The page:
Socialist Alliance: what's worth defending?

March 23, 2005

Socialist Alliance non-aligned national executive member Dave Riley continues a debate about the best way forward for the Socialist Alliance.

While the Socialist Alliance was founded as an electoral coalition by several socialist formations four years ago, it is a mistake to assume that this has been the main dynamic of the project. That was primarily a catalyst, a vessel. The irony was that this unity packaging also drew to the alliance a large number of non-aligned members so that by the end of 2002, almost 70% of the alliance's membership was made up of people who did not belong to any of the founding organisations.

So it is a misnomer to refer to this as a "unity" project, as I think it is primarily a regroupment one, as the initial coalescence generated a much more robust dynamic that inspired people to come on board. I like to describe the alliance as having three pillars: the left groups who are affiliated to it; ex-members of various outfits — such as myself — as well as long-term left activists who did not join any of the existing socialist formations; and people new to socialist politics.

SA has primarily served as a pole of attraction on a left that has fractured into an exotic miscellanea of competing closed caucuses, which, in reality, not many people joined. Its achievement in that regard is self evident, such that now the alliance can boast that it has brought together not only Marxist outfits, but also left-wing academics, militant trade unionists, some important Indigenous leaders, migrant activists and the like into a viable new formation, the likes of which Australia has not seen since the demise of the old Communist Party.

Currently the alliance has around 1200 members nationally. That figure is the actual paid-up membership and does not include all the members of the affiliated groups, nor the two migrant organisations that have joined during the last 12 months. So there's that very real quantitive growth in an organised left presence here that has meant that people are beginning to identify the socialist left with the alliance.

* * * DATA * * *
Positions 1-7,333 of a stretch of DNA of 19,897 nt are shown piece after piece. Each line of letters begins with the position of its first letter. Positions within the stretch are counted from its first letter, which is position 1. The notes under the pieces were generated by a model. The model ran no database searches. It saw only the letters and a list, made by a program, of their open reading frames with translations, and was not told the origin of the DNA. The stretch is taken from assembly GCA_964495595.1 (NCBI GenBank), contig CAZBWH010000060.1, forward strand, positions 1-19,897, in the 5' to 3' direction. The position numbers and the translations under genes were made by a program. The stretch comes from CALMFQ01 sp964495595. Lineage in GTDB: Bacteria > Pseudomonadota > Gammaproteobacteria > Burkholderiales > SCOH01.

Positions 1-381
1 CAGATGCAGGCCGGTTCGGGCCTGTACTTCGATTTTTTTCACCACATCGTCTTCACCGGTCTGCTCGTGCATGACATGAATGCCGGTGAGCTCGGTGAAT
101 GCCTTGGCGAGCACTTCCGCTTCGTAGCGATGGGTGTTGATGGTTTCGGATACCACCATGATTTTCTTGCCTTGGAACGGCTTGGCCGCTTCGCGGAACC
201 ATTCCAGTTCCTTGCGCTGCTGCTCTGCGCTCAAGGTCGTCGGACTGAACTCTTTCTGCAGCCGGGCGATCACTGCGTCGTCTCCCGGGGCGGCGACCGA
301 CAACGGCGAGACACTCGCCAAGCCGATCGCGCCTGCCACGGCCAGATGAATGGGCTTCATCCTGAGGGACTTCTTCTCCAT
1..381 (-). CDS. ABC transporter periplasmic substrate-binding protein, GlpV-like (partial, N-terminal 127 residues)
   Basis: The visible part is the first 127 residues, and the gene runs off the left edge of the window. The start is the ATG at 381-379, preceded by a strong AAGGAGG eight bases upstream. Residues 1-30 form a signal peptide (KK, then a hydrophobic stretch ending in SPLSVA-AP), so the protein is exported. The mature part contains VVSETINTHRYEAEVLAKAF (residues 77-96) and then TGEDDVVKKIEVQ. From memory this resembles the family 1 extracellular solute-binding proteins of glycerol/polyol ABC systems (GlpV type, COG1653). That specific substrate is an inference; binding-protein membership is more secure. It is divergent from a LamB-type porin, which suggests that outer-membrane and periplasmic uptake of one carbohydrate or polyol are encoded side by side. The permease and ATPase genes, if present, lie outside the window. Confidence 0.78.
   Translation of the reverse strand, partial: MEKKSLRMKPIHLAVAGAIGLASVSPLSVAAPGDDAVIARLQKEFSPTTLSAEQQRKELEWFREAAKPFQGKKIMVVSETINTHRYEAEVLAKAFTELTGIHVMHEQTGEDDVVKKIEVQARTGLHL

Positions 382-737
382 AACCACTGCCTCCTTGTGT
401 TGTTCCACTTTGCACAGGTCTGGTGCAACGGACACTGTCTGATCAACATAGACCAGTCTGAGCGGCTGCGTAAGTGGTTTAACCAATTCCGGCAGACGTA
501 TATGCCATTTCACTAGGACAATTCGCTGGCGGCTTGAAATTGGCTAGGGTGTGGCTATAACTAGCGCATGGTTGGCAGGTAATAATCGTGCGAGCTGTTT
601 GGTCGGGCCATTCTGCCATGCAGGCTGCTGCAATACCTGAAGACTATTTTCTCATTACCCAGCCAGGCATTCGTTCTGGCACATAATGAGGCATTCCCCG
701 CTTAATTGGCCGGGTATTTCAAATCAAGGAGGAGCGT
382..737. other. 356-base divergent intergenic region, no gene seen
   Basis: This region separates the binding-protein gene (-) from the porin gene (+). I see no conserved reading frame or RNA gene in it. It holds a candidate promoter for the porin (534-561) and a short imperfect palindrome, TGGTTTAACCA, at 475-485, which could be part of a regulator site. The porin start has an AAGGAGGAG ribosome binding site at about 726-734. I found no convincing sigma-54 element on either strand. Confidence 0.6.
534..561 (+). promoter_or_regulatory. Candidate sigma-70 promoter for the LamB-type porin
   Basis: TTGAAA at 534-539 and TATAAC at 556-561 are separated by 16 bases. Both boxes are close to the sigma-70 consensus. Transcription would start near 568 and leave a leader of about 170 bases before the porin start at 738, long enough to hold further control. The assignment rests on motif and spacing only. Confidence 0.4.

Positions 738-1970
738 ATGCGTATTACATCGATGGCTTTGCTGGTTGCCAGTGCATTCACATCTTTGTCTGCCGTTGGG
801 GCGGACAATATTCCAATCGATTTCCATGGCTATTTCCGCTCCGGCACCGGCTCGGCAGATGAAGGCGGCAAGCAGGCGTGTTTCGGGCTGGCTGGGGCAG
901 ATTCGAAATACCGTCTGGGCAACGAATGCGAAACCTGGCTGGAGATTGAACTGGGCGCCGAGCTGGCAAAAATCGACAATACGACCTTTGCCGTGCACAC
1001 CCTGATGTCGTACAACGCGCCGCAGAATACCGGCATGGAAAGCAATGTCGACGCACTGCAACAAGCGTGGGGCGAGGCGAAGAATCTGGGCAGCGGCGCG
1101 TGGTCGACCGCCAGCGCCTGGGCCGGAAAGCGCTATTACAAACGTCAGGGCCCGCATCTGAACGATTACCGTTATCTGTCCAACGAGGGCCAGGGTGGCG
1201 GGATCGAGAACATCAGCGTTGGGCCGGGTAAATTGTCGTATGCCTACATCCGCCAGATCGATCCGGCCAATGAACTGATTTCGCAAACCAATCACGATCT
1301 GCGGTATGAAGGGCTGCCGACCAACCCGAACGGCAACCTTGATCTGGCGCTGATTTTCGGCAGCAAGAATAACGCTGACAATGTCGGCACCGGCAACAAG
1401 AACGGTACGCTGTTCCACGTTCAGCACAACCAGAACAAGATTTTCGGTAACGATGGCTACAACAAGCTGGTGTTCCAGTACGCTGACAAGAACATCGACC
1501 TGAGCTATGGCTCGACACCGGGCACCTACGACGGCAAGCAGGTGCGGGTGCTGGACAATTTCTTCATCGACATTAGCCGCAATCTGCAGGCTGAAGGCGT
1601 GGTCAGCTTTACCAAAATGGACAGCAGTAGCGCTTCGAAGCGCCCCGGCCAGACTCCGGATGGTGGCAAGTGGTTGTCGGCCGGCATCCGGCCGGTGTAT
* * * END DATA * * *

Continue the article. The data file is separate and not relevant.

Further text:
The existence of the alliance has also enabled a greater coordination of campaign work nationally, in trade unions, within the anti-war movement and so forth, so that we can now expect a certain confident reach and influence that wasn't there before.

Similarly, for the first time in a long time our kind of politics has moved out of the inner-city left ghettoes and has begun to colonise suburban fringes and regional centres in an organised way. Given that the most that some of our affiliates could boast was a minuscule presence in two or three state capitals, this expansion to around 30 branches nationwide for the alliance is an extraordinary achievement in the space of just four years of political convergence.

At its last two national conferences, the alliance has affirmed by some 70-75% the trajectory of piloting SA toward a multi-tendency socialist party (MTSP) perspective. Unfortunately, our significant success in this regard has been engineered in the face of determined opposition from within the socialist affiliates, who have chosen instead to try to slow down or obstruct the MTSP trajectory, regardless of the overwhelming membership endorsement of that position.

This has fostered the existence of two alliances where seemingly only one exists. There is a divide that festers in SA, which tends to determine the format of our debates. The affiliates are preoccupied with wedge bogey man politics — fixated on the Democratic Socialist Perspective — rather than addressing the tasks to hand.

Underlying the current debate in the alliance is an attempt to concertina the MTSP debate along an electoral axis by suggesting that the way forward for the alliance is to focus on community level campaigning instead of tackling the broader political issues such as the Iraq war, a trade union fightback, refugee rights, etc., or building SA more consciously as a national organisation. This is an argument designed to locate joint work at the neighbourhood level of the alliance and nowhere else.

So while the debate is confined to elections and poll returns and not about activity outside that envelope, the discussion is somewhat rarefied and separated from the very real challenges thrown up by everyday struggles. In a very real way a crude super electoralism is being counterposed to the MTSP trajectory as though we should all reconsider and put the Australian Socialist Alliance into reverse mode. No thank you.

From Green Left Weekly, March 23, 2005.

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